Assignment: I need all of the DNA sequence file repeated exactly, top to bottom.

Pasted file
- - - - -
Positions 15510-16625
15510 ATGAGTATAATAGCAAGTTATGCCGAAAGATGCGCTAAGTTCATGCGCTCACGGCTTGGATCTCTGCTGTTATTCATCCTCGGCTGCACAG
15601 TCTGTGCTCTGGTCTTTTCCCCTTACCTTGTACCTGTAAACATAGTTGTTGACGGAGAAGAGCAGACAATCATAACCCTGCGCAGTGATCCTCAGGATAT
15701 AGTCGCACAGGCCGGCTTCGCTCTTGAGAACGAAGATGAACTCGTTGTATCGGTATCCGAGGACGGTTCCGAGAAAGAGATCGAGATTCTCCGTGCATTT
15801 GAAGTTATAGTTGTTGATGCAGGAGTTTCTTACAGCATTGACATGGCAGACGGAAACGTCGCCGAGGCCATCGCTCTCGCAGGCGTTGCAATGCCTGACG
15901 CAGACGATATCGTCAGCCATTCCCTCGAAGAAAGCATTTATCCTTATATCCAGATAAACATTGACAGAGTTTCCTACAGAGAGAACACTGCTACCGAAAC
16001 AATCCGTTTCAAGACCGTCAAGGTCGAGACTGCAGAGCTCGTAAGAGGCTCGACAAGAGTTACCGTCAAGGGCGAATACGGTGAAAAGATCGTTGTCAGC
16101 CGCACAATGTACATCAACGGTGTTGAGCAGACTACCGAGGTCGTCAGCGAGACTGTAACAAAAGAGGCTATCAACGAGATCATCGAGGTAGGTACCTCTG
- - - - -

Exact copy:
Positions 15510-16625
15510 ATGAGTATAATAGCAAGTTATGCCGAAAGATGCGCTAAGTTCATGCGCTCACGGCTTGGATCTCTGCTGTTATTCATCCTCGGCTGCACAG
15601 TCTGTGCTCTGGTCTTTTCCCCTTACCTTGTACCTGTAAACATAGTTGTTGACGGAGAAGAGCAGACAATCATAACCCTGCGCAGTGATCCTCAGGATAT
15701 AGTCGCACAGGCCGGCTTCGCTCTTGAGAACGAAGATGAACTCGTTGTATCGGTATCCGAGGACGGTTCCGAGAAAGAGATCGAGATTCTCCGTGCATTT
15801 GAAGTTATAGTTGTTGATGCAGGAGTTTCTTACAGCATTGACATGGCAGACGGAAACGTCGCCGAGGCCATCGCTCTCGCAGGCGTTGCAATGCCTGACG
15901 CAGACGATATCGTCAGCCATTCCCTCGAAGAAAGCATTTATCCTTATATCCAGATAAACATTGACAGAGTTTCCTACAGAGAGAACACTGCTACCGAAAC
16001 AATCCGTTTCAAGACCGTCAAGGTCGAGACTGCAGAGCTCGTAAGAGGCTCGACAAGAGTTACCGTCAAGGGCGAATACGGTGAAAAGATCGTTGTCAGC
16101 CGCACAATGTACATCAACGGTGTTGAGCAGACTACCGAGGTCGTCAGCGAGACTGTAACAAAAGAGGCTATCAACGAGATCATCGAGGTAGGTACCTCTG